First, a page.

Digest Cons Tipu No Co Kim Cham

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  In Re: Letter Of Associate Justice Reynato S. Puno Facts:  - The petitioner, Reynato S. Puno, was first appointed as Associate Justice of the Court of Appeals on 1980. - On 1983, the Court of Appeals was reorganized and became the Intermediate Appellate Court pursuant to BP Blg. 129. - On 1984, petitioner was appointed to be Deputy Minister of Justice in the Ministry of Justice. Thus, he ceased to be a member of the Judiciary. - After February 1986 EDSA Revolution, there was a reorganization of the entire government, including the Judiciary. - A Screening Committee for the reorganization of the Intermediate Appelate Court and lower courts recommended the return of petitioner as Associate Justice of the new court of Appeals and assigned him the rank of number 11 in the roster of appellate court justices. - When the appointments were signed by Pres. Aquino, petitioner's seniority ranking changes from number 11 to 26. - Then, petitioner alleged that the change in seniority ranking was due to inadvertence of the President, otherwise, it would run counter to the provisions of Section 2 of E.O. No. 33. - Petitioner Justice Reynato S. Puno wrote a letter to the Court seeking the correction of his seniority ranking in the Court of Appeals. - The Court en banc granted Justice Puno's request. - A motion for reconsideration was later filed by Associate Justices Campos Jr. and Javellana who are affected by the ordered correction. - They alleged that petitioner could not claim reappointment because the courts where he had previously been appointed ceased to exist at the date of his last appointment. Issue: WON the present Court of Appeals is merely a continuation of the old Court of Appeals and Intermediate Appellate Court existing before the promulgation of E.O. No. 33. Held:  The Court held that the Court of Appeals and Intermediate Appellate Court existing prior to E.O. No. 33 phased out as part of the legal system abolished by the 1987 Revolution. The Court of Appeals that was established under E.O. No. 33 is considered as an entirely new court. The present Court of Appeals is a new entity, different and distinct from the courts existing before E.O. No. 33. It was created in the wake of the massive reorganization launched by the revolutionary government of Corazon Aquino in the aftermath of the people power in 1986. Revolution is defined as the complete overthrow of the established government in any country or state by those who were previously subject to it. or as sudden. radical and fundamental change in the government or political system, usually effected with violence or at least some acts of violence. CO KIM CHAM (alias CO KIM CHAM) v. EUSEBIO VALDEZ TAN KEH and ARSENIO P. DIZON, Judge of First Instance of Manila,   Facts: This is a petition for mandamus praying for the respondent judge to continue the proceedings in a civil case which was initiated under the regime of the so called Republic of the Philippines establishd uring the Japanese military occupation in the country. The respondent judge refused to takec ognizance of the proceedings on the ground that the proclamation issued by Gen. Douglas MacArthur when the American forces took over the occupation of the island from the Japanese government, hadthe effect of invalidating and nullifying all the judicial proceedings and judgments of the court under the Philippine executive Committee and the Republic of the Philippines established during the Japanese military occupation. Respondent further claim that lower courts have no more jurisdiction to take cognizance and continue the case in courts under a defunct government in the absence of enabling law granting authority of such courts. Respondent contends that the government established during the Japanese occupation were no de facto government. The principal issues  to be resolved now for the court are the following: 1.   Whether judicial acts and proceedings of the courts existing in the Philippines under the first government were good and valid and remained so even after the liberation oroccupation by the United States , 2.   Whether the proclamation by Gen. MacArthur declaring that all laws, regulations andprocesses of any of the government in the Philippines are null and void and without legaleffect in areas of the Philippines free of enemy occupation and control, has invalidated alljudgments and judicial acts and proceedings of the said court 3.   If the said judicial acts and proceedings were not been invalidated, will the present courtsunder Japanese occupation continue those proceedings pending in court The court in resolving the issue one by one shed light to the given questions. In the first issue, the court said that under international and political law, it is a legal truism that all acts and proceedings of the legislative, executive  and judicial departments of a de facto government are good and valid. Another question now then needs an answer that is whether or not the government under the Japanese occupation was a de facto government. And if they were, then all those judicial proceedings remain good and valid even if there is a change of government. Several kinds of de facto government were elucidated by the court to find out what is applicable to the present case at bar. A Government de facto in a proper legal sense government that gets possession and control of, or usurps, by force or by the voice of the majority, the rightful legal governments and maintains itself against the will of the latter Government de facto established and maintained by military forces this is by way of invasion and occupation of a territory of the enemy in the course of war and which is denominated a government of paramount force. A Government de facto established as an independent government by inhabitants of a country who rise in insurrection against the parent state The powers and duties of de facto government of the second kind are regulated in Section III of the Hague conventions of 1907, which provides the authority of the legislative power having actually passed into the hands of the occupant, the latter shall take steps in his power to re-establish and insure as far as possible, public order and safety, while respecting, unless absolutely prevented, the laws in force in the country. According to the precepts of the Hague Conventions, as the belligerent occupant has the right and is burdened with the duty to insure public order and safety during his military occupation, he possess all the powers of a de facto government and he can suspend the old laws and promulgate new ones and make such changes in the old as he may see fit, but is enjoined to respect municipal laws in force in the country, those laws which enforce public order, and regulate social and commercial life in the country. Laws of political in nature and affecting political relations such as the right of assembly, right to bear arms, right to travel freely are considered as suspended and in abeyance during military occupation. Although the local and civil administration of justice is suspended it is not unusual for the invader to take the whole administration into his hands. Local courts are authorized to continue administering justice, and judges and other judicial officers are kept in their posts. The municipal laws of a conquered territory or the laws which regulate private rights continue in force during military occupation except so far as they are suspended or changed by the acts of conqueror, he nevertheless has all the powers of a de facto government and can at his pleasure either the existing laws or make new ones. The Philippines during the Japanese occupation falls under the second kind of de facto government a civil government established by military forces of occupation. According to Halleck who wrote a book on international law, the government established over an enemy’s territory during the military occupation may exercise all the powers given by the laws of war to the conqueror over theconquered and is subject to all restrictions which the code imposes. The governments by the Philippine Executive commission and the Republic of the Philippines under the Japanese military occupation being a de facto government, it necessarily follows that the judicial acts and proceedings of the courts of justice of those government which are not political complexion were good and valid and by virtue of the well-known principle of postliminy (postliminium)in international law, remained good and valid after the liberation or reoccupation of the Philippines by American and Filipino forces. According to that principle in international law, the fact that a territory which has been occupied by an enemy comes again into the power of its legitimate government of sovereignty, does not wipe out the effects done by an invader, which for one reason or another it is within his competence to do. In the book of Isagani Cruz, the right of postliminy says Vatel is that in which persons or things taken by the enemy are restored to the former state on coming actually into the power of the nation to which they belong. In the present concept jus postliminium now also imports the reinstatement of the authority of the displaced government once control of the enemy is lost over the territory affected. In short non-political acts performed during the occupation (civil rights) remain valid even after the occupation but acts of political automatically lose  their validity upon the end of the occupation. In Nachuras book, postliminium is explained as the revival or reversion to the old laws and sovereignty of territory in the belligerent occupation once control of the belligerent occupant is lost over the territory affected. Side discussion:- On the phrase processes of any other government which is the second issue of the case, still the well-known principles of international law is upheld that is all judgments and judicial proceedings, which are not of political complexion, of the de facto government during the Japanese military occupation were good and valid before and remained so after the occupied territory had come again into the power of the titular sovereign- Legal maxim, excepting that of a political nature, Law once established continues until changed by the some competent legislative power. It is not change merely by change of sovereignty. There can no break or interregnum in law. From the time the law comes into existence with the first-felt corporateness of a primitive people it must last until the final disappearance of human society. Once created, it persists until a change take place and when changed it continues in such condition until the next change and so forever. Conquest or colonization is impotent to bring law to an end; in spite of change of constitution, the law continues unchanged until the new sovereign by legislative acts creates a change. (Joseph H. Beale, author cases on conflict of laws and treatise on conflict of laws.- Respondent judge is ordered therefore to take cognizance of and continue to the final judgment of the proceedings. Co Kim Chan v Valdez Tan Keh Facts of the case: Co Kim Chan had a pending civil case, initiated during the Japanese occupation, with the Court of First Instance of Manila. After the Liberation of the Manila and the American occupation, Judge Arsenio Dizon refused to continue hearings on the case, saying that a proclamation issued by General Douglas MacArthur had invalidated and nullified all judicial proceedings and judgments of the courts of the Philippines and, without an enabling law, lower courts have no jurisdiction to take cognizance of and continue judicial proceedings pending in the courts of the defunct Republic of the Philippines (the Philippine government under the Japanese). The court resolved three issues:   1.  Whether or not judicial proceedings and decisions made during the Japanese occupation were valid and remained valid even after the American occupation; 2.   Whether or not the October 23, 1944 proclamation MacArthur issued in which he declared that “all laws, regulations and processes of any other government in the Philippines than that of the said Commonwealth are null and void and without legal effect in areas of the Philippines free of enemy occupation and control” invalidated all  judgments and judicial acts and proceedings of the courts; 3.  And whether or not if they were not invalidate d by MacArthur’s proclamation, those courts could continue hearing the cases pending before them. Ratio:  Political and international law recognizes that all acts and proceedings of a de facto government are good and valid. The Philippine Executive Commission and the Republic of the Philippines under the Japanese occupation may be considered de facto governments, supported by the military force and deriving their authority from the laws of war. Municipal laws and private laws, however, usually remain in force unless suspended or changed by the conqueror. Civil obedience is expected even during war, for “the existence of a state of insurrection and war did not loosen the bonds of society, or do away with civil government or the regular administration of the laws. And if they were not valid, then it would not have been necessary for MacArthur to come out with a proclamation abrogating them.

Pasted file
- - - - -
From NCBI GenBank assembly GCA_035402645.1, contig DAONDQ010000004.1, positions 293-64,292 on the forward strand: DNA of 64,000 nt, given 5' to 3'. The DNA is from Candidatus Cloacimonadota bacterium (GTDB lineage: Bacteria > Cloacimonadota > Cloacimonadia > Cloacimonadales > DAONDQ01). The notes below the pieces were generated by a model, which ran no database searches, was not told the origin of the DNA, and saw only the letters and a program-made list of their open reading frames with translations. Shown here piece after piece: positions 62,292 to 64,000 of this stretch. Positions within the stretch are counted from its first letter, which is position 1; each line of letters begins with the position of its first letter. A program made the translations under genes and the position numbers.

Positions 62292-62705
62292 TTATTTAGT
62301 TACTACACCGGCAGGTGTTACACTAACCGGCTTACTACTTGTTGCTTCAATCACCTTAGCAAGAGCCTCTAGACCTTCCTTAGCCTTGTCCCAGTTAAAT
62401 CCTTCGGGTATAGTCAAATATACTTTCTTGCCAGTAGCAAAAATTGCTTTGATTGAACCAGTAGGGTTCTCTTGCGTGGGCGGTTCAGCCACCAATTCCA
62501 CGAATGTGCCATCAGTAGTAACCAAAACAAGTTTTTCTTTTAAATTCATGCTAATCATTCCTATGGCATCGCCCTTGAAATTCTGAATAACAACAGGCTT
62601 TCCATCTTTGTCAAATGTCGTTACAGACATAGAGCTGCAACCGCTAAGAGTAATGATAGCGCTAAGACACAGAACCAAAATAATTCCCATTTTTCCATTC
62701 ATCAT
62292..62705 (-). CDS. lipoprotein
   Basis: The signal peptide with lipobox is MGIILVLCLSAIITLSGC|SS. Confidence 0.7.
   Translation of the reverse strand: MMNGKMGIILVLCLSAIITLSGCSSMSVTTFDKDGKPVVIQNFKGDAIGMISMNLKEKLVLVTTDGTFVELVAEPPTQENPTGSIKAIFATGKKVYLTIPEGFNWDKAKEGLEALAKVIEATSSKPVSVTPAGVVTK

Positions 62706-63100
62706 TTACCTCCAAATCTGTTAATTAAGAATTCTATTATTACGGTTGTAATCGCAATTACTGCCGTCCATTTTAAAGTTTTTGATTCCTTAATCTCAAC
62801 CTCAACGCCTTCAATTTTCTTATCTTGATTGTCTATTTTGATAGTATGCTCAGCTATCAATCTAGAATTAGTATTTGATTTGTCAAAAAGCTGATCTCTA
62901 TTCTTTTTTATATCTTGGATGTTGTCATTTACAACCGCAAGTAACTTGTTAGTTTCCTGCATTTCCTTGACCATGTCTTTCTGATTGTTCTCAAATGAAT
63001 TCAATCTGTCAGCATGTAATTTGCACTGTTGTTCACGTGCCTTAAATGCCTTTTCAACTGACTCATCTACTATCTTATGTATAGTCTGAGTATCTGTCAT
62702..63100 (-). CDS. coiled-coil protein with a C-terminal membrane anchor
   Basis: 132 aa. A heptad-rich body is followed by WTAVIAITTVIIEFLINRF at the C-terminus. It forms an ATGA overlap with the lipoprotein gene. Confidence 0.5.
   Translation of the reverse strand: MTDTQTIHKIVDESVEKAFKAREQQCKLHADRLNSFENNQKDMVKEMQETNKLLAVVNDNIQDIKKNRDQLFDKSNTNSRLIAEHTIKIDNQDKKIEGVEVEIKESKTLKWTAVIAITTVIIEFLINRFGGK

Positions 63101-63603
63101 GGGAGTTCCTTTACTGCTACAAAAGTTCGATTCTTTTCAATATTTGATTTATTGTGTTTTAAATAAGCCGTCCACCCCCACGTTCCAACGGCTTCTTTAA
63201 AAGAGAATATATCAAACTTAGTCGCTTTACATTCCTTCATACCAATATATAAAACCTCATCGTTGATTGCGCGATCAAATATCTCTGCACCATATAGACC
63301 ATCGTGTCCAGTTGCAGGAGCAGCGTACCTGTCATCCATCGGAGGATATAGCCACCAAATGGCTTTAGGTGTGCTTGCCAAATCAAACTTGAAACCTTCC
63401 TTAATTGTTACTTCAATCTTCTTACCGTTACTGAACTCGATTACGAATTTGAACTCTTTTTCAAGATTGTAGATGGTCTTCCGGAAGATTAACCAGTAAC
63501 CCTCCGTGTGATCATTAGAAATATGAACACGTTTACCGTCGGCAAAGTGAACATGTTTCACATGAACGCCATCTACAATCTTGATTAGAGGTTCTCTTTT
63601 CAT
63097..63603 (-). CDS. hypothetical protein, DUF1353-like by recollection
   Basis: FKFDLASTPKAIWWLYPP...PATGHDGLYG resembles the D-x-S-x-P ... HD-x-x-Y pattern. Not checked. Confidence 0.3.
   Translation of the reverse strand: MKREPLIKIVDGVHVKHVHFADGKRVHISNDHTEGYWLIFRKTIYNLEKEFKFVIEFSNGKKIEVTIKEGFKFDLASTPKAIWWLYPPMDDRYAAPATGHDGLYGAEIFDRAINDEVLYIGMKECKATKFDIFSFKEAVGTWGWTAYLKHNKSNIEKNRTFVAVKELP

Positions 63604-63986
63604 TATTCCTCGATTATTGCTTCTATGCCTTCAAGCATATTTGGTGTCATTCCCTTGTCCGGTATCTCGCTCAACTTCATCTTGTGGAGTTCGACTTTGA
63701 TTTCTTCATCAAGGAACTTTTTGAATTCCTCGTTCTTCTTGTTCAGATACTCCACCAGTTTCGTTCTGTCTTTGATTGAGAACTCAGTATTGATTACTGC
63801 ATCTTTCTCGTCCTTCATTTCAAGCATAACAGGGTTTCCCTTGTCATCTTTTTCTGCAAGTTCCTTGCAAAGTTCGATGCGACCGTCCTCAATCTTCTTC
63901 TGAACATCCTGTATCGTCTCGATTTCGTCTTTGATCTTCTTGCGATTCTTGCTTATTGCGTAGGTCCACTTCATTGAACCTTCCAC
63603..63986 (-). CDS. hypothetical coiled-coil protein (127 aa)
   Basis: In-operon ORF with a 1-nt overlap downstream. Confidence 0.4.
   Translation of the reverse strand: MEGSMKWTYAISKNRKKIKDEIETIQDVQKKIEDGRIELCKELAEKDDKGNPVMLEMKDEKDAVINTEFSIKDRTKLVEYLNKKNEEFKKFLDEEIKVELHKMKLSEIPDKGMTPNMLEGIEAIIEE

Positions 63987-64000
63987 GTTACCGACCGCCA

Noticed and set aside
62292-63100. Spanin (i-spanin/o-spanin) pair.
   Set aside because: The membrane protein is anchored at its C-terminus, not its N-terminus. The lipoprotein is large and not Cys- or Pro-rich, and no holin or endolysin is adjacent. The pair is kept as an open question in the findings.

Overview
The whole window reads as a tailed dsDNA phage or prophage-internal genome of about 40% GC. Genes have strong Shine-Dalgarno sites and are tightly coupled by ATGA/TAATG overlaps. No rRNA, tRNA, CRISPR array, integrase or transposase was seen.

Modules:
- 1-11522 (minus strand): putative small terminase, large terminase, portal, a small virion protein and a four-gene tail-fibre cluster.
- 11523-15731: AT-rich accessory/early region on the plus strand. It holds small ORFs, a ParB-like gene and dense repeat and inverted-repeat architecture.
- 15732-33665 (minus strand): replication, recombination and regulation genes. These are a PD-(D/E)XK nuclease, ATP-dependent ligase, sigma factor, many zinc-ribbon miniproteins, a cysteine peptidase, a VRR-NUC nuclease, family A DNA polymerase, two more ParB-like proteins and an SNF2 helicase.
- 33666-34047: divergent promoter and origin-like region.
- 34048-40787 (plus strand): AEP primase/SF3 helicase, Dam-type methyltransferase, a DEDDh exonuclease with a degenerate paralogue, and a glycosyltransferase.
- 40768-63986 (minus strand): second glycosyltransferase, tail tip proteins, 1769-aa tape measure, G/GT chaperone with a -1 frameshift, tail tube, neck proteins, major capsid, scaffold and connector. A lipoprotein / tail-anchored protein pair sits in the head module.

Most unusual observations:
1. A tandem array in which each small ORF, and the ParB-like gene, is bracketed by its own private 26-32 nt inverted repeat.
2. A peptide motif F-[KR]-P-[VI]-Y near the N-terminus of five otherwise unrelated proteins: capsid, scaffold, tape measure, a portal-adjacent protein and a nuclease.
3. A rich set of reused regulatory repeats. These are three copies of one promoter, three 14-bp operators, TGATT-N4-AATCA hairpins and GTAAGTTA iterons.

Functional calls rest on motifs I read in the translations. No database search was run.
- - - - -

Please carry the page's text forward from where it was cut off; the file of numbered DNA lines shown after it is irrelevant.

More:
Ol Cajun

Sep 22, 2019